Thursday, September 06, 2007

Bloomberg: Motorola's Zander May Fail to Boost Profits With New Razr Phone

From a Bloomberg article today by Ville Heiskanen.

As you know, I've been reaching out to MOT shareholders since launching the "Plan B" campagin in July. MTB was one of several companies who I contacted who had divested their shares before I reached them. The 2nd last sentence below referring to Brad Williams is telling and shared among many in the institutional investor community: "Williams says he won't buy Motorola stock unless he sees a recovery, or a change in CEOs that signals revitalized design and marketing efforts."

Sept. 6 (Bloomberg) -- Motorola Inc.'s Razr 2 mobile phone, a new, more expensive version of its three-year-old best seller, may not be enough for Chief Executive Officer Ed Zander to revive profits.

Motorola, the biggest U.S. mobile-phone maker, began selling the $250 Razr 2 last month. While the new device has a bigger screen and more storage for songs, it lacks features such as the touch screen found in Apple Inc.'s iPhone.

The Razr 2, based on the handset that analysts say accounts for a third of Motorola's phone sales, will fail to win buyers because they can get the original for free with a service contract, said Brad Williams, who helps manage $13 billion as MTB Investment Advisors in Baltimore.

``You put it on the table next to the old Razr, and you don't really see what you're paying the extra $250 for,'' Williams said. ``You put an iPhone on the table, and everyone sees immediately it's an iPhone.'' MTB sold its stake in Motorola last quarter and holds Apple shares.

Zander, 60, may discuss early results for the Razr 2 tomorrow when he meets with analysts and investors in New York. Shareholders including Carl Icahn have called for the CEO to step down if sales and profit margins don't recover by year-end.

Sales Fall

Fading popularity of the original Razr contributed to a 19 percent drop in sales in the three months ended June 30 and Motorola's second straight quarterly loss. The company said when it reported the results that the unprofitable handset business would improve in the second half.
Spokeswoman Jennifer Erickson declined to say how many new Razrs Motorola expects to sell. The Schaumburg, Illinois-based company says it sold more than 100 million of the original units.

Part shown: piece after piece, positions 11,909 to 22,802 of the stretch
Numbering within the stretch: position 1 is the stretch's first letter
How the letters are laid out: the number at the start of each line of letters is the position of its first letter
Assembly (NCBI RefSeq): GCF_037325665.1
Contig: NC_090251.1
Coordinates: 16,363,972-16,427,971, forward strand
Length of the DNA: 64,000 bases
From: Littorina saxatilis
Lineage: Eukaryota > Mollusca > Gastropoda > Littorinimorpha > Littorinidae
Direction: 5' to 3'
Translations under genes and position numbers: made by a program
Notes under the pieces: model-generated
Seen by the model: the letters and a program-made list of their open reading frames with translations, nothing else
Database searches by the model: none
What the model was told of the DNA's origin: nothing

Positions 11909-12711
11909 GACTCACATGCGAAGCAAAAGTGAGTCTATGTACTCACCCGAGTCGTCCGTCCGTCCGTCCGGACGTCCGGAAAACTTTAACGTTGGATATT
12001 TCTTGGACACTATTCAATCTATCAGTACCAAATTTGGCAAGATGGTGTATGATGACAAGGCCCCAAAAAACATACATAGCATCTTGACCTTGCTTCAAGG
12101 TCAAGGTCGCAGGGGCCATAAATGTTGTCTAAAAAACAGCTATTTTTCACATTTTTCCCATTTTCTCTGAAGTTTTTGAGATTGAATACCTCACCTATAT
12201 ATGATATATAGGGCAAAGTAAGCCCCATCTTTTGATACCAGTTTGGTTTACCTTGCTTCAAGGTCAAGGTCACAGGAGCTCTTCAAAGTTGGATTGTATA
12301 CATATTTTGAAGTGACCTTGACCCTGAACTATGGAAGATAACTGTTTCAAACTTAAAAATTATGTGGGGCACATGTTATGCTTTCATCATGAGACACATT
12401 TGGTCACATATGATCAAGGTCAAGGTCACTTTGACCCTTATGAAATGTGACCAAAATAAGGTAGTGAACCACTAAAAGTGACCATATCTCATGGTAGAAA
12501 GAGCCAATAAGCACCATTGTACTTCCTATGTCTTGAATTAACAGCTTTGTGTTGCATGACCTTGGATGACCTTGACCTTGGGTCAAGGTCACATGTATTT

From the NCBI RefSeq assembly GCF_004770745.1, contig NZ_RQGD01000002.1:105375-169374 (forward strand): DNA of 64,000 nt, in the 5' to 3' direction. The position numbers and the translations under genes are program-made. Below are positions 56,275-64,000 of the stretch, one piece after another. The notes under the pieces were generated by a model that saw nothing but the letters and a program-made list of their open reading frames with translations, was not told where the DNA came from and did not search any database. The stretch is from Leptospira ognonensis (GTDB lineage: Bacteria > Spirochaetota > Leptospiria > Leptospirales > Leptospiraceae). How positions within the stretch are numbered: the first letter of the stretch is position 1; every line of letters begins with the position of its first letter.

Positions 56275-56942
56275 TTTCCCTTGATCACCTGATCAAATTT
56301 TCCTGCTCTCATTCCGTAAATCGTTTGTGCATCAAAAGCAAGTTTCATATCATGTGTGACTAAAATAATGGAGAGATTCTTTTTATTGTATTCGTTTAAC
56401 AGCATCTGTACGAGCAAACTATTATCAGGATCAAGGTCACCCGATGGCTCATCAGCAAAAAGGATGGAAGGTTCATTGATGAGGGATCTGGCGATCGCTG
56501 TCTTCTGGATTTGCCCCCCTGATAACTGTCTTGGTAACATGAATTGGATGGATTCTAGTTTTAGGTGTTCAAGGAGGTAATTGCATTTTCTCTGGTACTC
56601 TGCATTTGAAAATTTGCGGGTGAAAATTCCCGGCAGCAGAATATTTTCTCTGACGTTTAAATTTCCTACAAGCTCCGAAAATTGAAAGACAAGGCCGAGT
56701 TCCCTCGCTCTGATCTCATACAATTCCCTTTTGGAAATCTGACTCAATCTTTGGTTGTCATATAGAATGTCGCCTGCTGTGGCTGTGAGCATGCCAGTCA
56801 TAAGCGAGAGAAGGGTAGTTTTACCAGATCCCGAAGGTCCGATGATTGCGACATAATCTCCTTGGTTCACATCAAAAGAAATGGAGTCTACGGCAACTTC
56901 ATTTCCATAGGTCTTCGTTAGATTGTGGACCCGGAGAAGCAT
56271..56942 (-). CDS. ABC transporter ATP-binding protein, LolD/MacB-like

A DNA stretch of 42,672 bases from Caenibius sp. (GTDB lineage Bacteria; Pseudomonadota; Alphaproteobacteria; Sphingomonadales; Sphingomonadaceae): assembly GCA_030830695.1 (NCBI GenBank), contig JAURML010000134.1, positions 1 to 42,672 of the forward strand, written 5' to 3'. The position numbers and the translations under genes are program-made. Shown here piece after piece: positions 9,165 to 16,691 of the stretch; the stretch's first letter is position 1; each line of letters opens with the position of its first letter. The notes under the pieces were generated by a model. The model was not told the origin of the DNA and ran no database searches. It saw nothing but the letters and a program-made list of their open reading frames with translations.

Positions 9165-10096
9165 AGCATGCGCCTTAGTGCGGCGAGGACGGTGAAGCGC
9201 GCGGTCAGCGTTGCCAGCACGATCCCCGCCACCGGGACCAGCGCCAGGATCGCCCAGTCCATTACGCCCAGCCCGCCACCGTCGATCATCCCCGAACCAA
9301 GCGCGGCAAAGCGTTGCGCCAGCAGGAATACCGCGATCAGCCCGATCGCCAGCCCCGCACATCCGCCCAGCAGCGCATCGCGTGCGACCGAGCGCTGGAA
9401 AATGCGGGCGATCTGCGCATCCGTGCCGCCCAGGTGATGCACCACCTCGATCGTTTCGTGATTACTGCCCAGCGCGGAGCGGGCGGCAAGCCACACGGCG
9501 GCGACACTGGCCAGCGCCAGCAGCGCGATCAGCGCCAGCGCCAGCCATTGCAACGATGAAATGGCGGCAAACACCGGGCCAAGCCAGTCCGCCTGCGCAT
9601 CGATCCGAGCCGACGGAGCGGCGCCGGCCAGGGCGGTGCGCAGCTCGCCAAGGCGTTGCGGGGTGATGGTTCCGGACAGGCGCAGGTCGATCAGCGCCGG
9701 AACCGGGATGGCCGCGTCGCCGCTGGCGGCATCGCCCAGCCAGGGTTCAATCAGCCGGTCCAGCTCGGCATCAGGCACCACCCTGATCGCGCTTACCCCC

Motorola shares have declined 16 percent this year, while Cupertino, California-based Apple has soared 61 percent and world market leader Nokia Oyj added 57 percent. Motorola fell 1 cent to $17.19 on the New York Stock Exchange yesterday.

When the half-inch-thick Razr came out in 2004, it cost $499 with a service contract. Motorola started chopping the price when rivals such as Espoo, Finland-based Nokia caught up with the sleek design and won customers with new models.

Price cuts came too quickly and ``ruined'' the Razr brand, said Al Ries, chairman of Ries & Ries, an Atlanta-based marketing strategy firm.

``The Razr is cheap,'' said Ries, a co-author of ``The Origin of Brands.'' ``You can't make it expensive by calling it Razr 2.''

Low Volume

AT&T Inc., the biggest U.S. phone company, sells the Razr 2 for $300. Verizon Wireless and Sprint Nextel Corp. offer it for $250. Two millimeters thinner than the original, it sports a two-megapixel camera for higher-resolution photos.

``I just don't see it as being a high-volume model at this point,'' said Lawrence Harris, an analyst at Oppenheimer & Co. in New York who is ranked highest in accuracy among communications-equipment analysts by StarMine Corp. He has a ``neutral'' rating on Motorola stock.

The iPhone went on sale June 29 for as much as $599. It combined Apple's best-selling iPod music player with a Web- browsing phone. The iPhone's touch screen and lack of keyboard make the Razr 2 look dated already, MTB's Williams said.

Apple yesterday raised more hurdles for the Razr 2 by slicing the price of the top iPhone by $200 to $399.

Williams says he won't buy Motorola stock unless he sees a recovery, or a change in CEOs that signals revitalized design and marketing efforts. ``They need significant change in the product road map,'' he said. ``Zander is under a lot of pressure.''

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